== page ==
Mom, Thank Goodness. (Essay Contest Update.)

posted in: PaperGirl Mailbag 10
Mom, you, and the mailbag at the Merchandise Mart. Photo: Me.
Mom, you, and a few of the letters from the mailbag while at the Merchandise Mart today. Photo: Me.


This paragraph has been written and rewritten so many times, at this point, it’s just a line.

Because I’m speechless.

Today I picked up the PaperGirl mail. It was time to collect any stragglers for the PaperGirl Leaders & Enders Essay Contest and read all the entries.

Sixty of you entered the contest, which is to say sixty people took the time and energy to write their lives down on paper and then, as if that weren’t enough,* those people took the time and energy to stick that paper in a stamped envelope and send it across the country (or around the world in a number of cases!!) to someone who really, really wants to know. The life, love, sorrow, joy, and electricity in these letters has overwhelmed me in the best possible way.

And not just me, it turns out.

I didn’t plan to have a buddy in the review process, but it just so happens that my mom is in town today. Because I’m on a hiatus from TV, Mom and I haven’t has as much time together as we usually do, and we miss each other. When Mom learned I’d be in town at the big quilt show this weekend, signing books and giving tours (as opposed to being out of town teaching or in production for the school paper) she suggested she come in for a night to see me and go to the show with me. I yipped with happiness, and so it was that the one and only Marianne Fons arrived a little after noon today.

I was so happy to see the woman I nearly forgot I had my tax appointment this afternoon. When I remembered, I wailed. To have to go do taxes instead of hang out with Mom?? The fretting about that turned into fretting about all the other things that I want and can’t have, including a second me, a personal chef, and enough time in the day today to go pick up the PaperGIrl mail at the Merchandise Mart before the post office closed.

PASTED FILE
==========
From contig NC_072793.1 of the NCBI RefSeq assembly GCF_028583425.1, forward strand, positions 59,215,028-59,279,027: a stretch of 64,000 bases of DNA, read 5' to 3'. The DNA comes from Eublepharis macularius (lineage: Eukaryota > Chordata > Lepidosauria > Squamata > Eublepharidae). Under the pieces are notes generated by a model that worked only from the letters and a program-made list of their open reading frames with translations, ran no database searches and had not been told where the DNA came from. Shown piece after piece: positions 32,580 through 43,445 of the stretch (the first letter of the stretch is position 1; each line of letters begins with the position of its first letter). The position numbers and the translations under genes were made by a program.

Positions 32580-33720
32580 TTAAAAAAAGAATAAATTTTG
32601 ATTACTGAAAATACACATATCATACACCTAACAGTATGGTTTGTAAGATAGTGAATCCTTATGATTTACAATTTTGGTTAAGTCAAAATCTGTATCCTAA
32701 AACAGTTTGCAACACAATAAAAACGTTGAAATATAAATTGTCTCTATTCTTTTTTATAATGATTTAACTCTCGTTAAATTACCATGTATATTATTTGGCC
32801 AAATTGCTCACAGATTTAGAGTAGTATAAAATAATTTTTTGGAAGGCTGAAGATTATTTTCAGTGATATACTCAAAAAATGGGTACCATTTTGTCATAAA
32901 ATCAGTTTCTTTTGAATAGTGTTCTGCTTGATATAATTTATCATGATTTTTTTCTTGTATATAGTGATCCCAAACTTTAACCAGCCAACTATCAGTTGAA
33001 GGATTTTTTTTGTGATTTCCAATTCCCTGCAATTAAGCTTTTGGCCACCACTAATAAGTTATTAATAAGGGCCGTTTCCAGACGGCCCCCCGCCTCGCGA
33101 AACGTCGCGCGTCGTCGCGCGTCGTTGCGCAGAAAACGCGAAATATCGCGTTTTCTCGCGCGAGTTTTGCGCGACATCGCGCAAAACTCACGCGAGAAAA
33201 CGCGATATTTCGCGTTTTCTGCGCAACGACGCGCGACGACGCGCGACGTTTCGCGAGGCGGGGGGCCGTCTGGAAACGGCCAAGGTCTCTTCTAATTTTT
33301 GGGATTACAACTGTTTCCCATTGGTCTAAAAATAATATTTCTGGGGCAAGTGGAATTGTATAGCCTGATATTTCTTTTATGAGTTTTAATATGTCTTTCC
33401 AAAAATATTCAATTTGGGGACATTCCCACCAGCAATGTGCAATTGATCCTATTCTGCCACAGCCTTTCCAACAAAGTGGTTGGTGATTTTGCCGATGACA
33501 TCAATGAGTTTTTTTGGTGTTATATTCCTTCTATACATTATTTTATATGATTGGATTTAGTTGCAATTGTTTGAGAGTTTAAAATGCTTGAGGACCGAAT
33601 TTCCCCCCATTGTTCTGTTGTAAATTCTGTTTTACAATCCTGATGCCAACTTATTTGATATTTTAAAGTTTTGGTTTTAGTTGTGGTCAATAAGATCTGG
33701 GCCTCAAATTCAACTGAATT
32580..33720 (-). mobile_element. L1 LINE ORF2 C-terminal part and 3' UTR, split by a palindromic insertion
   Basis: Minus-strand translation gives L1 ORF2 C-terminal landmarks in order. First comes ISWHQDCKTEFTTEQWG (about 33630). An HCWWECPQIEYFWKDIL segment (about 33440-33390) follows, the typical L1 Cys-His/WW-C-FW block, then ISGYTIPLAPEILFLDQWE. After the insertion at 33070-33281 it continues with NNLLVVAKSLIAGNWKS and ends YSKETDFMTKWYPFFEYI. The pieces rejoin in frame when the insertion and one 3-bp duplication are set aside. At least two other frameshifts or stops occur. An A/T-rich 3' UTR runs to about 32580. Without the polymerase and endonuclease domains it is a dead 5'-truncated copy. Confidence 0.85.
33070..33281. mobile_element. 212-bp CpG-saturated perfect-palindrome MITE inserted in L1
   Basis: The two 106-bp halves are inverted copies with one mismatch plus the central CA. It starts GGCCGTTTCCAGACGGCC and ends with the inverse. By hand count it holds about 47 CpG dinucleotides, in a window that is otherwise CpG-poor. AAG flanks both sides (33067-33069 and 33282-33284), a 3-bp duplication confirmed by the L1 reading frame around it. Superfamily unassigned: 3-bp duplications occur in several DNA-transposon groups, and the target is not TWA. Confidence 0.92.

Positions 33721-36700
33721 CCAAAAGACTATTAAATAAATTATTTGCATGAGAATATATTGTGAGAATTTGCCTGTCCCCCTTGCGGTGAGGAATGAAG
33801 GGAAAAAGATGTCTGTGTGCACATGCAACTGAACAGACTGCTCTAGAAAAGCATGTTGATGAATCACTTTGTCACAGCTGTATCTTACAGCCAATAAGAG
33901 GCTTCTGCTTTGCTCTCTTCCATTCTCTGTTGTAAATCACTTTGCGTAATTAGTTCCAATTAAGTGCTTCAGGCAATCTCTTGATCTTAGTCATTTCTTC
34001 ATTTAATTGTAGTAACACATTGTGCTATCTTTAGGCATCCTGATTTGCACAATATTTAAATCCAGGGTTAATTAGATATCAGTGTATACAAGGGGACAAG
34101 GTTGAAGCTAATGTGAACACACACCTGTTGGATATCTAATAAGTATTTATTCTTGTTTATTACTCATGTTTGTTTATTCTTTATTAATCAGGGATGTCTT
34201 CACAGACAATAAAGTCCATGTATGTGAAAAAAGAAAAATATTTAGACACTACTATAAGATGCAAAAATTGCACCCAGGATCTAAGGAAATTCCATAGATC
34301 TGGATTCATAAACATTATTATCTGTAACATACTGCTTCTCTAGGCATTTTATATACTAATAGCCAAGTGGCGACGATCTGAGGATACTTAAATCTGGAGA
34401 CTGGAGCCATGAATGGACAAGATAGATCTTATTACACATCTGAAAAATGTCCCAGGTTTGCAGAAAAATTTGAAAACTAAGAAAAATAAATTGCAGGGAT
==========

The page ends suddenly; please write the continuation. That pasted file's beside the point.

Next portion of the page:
How quickly I had forgotten that the mighty Marianne Fons was in the room.

“Well, now, let’s see,” Mom said, looking at her watch. “I know where the Merchandise Mart is. It’s a quick train ride away, isn’t it?”

“Yes.” I raised an eyebrow.

“Well, you go to your tax appointment — it’s important and won’t take too long — and I’ll go to the Merchandise Mart and get the mail. Just come to me when you’re done. There are good places to sit and work there and I have plenty I can do while I wait for you. It’s perfect!”

Pretty much, yeah. That’s Mom for you.

When I got to the Mart —I’ll tell you about the tax appointment another time — Mom showed me the huge bag of mail and I just couldn’t believe it. A big canvas totebag full of mail is truly my bliss. I dove right in and of course every letter I opened I had to tell Mom about. She was editing a friend’s manuscript and trying to concentrate but it only took a couple letters before we were both marveling and laughing and getting weepy and I said, “Mom, you’re in this thing, now. Get to reading.”

Sharing the stories with Mom made the whole thing sweeter. We both read everything. I hope you don’t mind the slight change in judging; the final decision is mine and I think it made the whole thing more fair, having a second pair of eyes. I’ve decided there is a winner and two runners up. That announcement and more on the essays — much more — to come.

You people. You people are extraordinary. And I think of everyone who didn’t enter!

*it’s enough